Figure 5. Euan Mearns says of the above “S Hemisphere map showing the distribution of areas sampled. These have in general been chosen to avoid large centres of human population and prosperity.

For the current analysis Figure 6 is most relevant.

Figure 6. Euan Mearns’ says of the above “The distribution of operational stations from the group of 174 selected stations.

The temperature data for the earlier period is much sparser than for later period. Even where there is data available in the earlier period the temperature data could be based on a fifth of the number of temperature stations as the later period. This may exaggerate slightly the issue, as the coasts of South America and Eastern Australia are avoided.

An Hypothesis on the Homogenisation Impact

Now consider again the description of homogenisation Venema et al 20125, quoted in the previous post.


The most commonly used method to detect and remove the effects of artificial changes is the relative homogenization approach, which assumes that nearby stations are exposed to almost the same climate signal and that thus the differences between nearby stations can be utilized to detect inhomogeneities. In relative homogeneity testing, a candidate time series is compared to multiple surrounding stations either in a pairwise fashion or to a single composite reference time series computed for multiple nearby stations. (Italics mine)


The assumption of the same climate signal over the homogenisation will not apply where the temperature stations are thin on the ground. The degree to which homogenisation eliminates real world variations in trend could be, to some extent, inversely related to the density. Given that the density of temperature data points diminishes in most areas of the world rapidly when one goes back in time beyond 1960, homogenisation in the early warming period far more likely to be between climatically different temperature stations than in the later period. My hypothesis is that, relatively, homogenisation will reduce the early twentieth century warming phase compared the recent warming phase as in earlier period homogenisation will be over much larger areas with larger real climate variations within the homogenisation area.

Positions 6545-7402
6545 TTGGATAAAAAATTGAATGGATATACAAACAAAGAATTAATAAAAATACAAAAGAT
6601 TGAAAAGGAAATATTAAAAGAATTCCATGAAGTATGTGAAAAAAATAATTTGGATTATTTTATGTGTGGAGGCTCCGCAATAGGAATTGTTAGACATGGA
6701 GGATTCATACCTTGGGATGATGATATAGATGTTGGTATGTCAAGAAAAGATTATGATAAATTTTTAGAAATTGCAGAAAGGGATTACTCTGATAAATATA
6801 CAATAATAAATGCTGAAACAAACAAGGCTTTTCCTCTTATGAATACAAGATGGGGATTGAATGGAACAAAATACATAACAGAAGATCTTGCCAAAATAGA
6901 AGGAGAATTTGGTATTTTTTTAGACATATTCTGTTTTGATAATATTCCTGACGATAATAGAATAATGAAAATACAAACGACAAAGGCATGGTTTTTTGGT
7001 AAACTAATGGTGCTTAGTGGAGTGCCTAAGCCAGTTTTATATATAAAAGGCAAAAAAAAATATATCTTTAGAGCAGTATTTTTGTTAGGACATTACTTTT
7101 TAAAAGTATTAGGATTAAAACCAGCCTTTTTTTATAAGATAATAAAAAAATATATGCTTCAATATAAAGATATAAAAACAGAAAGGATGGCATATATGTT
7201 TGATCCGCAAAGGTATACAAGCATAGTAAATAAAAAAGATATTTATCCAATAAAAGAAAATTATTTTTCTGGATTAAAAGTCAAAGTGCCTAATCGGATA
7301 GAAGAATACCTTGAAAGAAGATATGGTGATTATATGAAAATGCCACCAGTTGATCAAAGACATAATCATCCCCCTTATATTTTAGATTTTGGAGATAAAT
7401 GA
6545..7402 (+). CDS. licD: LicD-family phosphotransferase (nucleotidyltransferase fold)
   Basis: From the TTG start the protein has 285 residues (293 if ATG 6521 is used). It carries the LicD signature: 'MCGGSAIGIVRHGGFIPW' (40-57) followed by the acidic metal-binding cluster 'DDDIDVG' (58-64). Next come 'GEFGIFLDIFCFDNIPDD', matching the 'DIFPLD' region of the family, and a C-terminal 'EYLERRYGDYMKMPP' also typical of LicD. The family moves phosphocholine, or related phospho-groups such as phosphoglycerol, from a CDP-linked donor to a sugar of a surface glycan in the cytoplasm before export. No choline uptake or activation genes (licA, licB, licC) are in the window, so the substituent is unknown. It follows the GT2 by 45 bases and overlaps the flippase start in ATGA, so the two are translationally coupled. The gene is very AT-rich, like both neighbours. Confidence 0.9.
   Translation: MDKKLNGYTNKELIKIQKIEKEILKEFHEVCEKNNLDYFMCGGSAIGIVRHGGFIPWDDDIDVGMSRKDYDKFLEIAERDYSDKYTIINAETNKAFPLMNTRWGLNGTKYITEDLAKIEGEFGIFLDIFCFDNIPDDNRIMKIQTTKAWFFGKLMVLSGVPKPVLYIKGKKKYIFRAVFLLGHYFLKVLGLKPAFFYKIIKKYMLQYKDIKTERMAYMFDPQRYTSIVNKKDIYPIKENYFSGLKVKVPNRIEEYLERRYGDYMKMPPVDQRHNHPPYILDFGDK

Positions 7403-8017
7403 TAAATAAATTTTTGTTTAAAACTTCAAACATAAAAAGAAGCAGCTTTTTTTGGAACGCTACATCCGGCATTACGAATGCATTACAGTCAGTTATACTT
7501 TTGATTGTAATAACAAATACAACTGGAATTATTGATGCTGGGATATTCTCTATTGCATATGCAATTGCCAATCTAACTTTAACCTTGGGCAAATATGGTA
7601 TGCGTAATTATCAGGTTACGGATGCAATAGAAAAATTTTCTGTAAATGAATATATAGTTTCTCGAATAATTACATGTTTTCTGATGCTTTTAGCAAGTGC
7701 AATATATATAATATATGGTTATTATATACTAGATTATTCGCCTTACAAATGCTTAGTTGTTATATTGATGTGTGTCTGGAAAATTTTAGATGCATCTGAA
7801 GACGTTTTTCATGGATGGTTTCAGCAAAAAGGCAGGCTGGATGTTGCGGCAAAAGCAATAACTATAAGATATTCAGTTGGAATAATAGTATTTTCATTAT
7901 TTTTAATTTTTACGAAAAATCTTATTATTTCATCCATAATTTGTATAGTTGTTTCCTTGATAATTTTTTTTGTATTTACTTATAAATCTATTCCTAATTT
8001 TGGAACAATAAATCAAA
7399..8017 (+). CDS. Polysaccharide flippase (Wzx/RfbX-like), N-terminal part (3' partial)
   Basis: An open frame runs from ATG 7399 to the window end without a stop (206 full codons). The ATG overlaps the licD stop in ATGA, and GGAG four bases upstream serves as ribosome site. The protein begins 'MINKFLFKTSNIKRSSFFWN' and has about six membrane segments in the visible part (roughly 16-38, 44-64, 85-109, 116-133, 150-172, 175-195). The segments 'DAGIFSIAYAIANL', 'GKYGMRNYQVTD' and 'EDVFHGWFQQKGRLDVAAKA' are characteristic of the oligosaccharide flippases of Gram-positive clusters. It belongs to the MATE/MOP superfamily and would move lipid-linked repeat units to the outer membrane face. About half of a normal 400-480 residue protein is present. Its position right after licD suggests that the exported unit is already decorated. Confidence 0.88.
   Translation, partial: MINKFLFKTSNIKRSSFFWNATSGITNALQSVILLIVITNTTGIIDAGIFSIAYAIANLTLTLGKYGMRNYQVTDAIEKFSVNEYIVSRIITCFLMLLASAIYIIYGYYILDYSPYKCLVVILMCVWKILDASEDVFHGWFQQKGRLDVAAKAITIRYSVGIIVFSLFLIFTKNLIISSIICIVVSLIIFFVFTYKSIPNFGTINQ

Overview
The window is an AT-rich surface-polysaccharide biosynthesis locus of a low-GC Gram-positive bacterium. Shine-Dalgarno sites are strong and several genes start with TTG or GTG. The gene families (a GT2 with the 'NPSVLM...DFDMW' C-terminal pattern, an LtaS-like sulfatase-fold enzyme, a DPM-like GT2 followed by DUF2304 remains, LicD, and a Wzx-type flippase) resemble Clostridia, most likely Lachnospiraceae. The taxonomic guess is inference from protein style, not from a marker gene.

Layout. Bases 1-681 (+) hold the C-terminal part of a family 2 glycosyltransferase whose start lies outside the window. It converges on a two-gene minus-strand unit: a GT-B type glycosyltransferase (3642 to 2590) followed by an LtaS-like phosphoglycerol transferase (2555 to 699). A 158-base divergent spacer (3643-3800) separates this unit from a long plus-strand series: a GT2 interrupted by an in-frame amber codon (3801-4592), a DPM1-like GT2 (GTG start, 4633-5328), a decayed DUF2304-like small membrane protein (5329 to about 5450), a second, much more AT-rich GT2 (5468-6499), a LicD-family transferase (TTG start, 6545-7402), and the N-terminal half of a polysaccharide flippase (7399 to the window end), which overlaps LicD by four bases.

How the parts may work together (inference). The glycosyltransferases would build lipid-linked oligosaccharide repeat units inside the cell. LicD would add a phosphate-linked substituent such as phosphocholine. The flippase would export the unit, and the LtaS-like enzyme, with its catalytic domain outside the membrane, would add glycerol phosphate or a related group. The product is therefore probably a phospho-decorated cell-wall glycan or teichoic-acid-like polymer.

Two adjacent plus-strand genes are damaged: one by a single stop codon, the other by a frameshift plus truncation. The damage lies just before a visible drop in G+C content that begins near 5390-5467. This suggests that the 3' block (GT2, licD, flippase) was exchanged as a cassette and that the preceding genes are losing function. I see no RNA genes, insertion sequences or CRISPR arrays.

Testing the Hypothesis

There are at least two ways that my hypothesis can be evaluated. Direct testing of information deficits is not possible.

First is to conduct temperature homogenisations on similar levels of actual data for the entire twentieth century. If done for a region, the actual data used in global temperature anomalies should be run for a region as well. This should show that the recent warming phase is post homogenisation is reduced with less data.

Second is to examine the relative size of adjustments to the availability of comparative data. This can be done in various ways. For instance, I quite like the examination of the Manaus Grid block record Roger Andrews did in a post The Worst of BEST6.

Counter Hypotheses

There are two counter hypotheses on temperature bias. These may undermine my own hypothesis.

First is the urbanisation bias. Euan Mearns in looking at temperature data of the Southern Hemisphere tried to avoid centres of population due to the data being biased. It is easy to surmise the lack of warming Mearns found in central Australia7 was lack of an urbanisation bias from the large cities on the coast. However, the GISS maps do not support this. Ronan and Michael Connolly8 of Global Warming Solved claim that the urbanisation bias in the global temperature data is roughly equivalent to the entire warming of the recent epoch. I am not sure that the urbanisation bias is so large, but even if it were, it could be complementary to my hypothesis based on trends.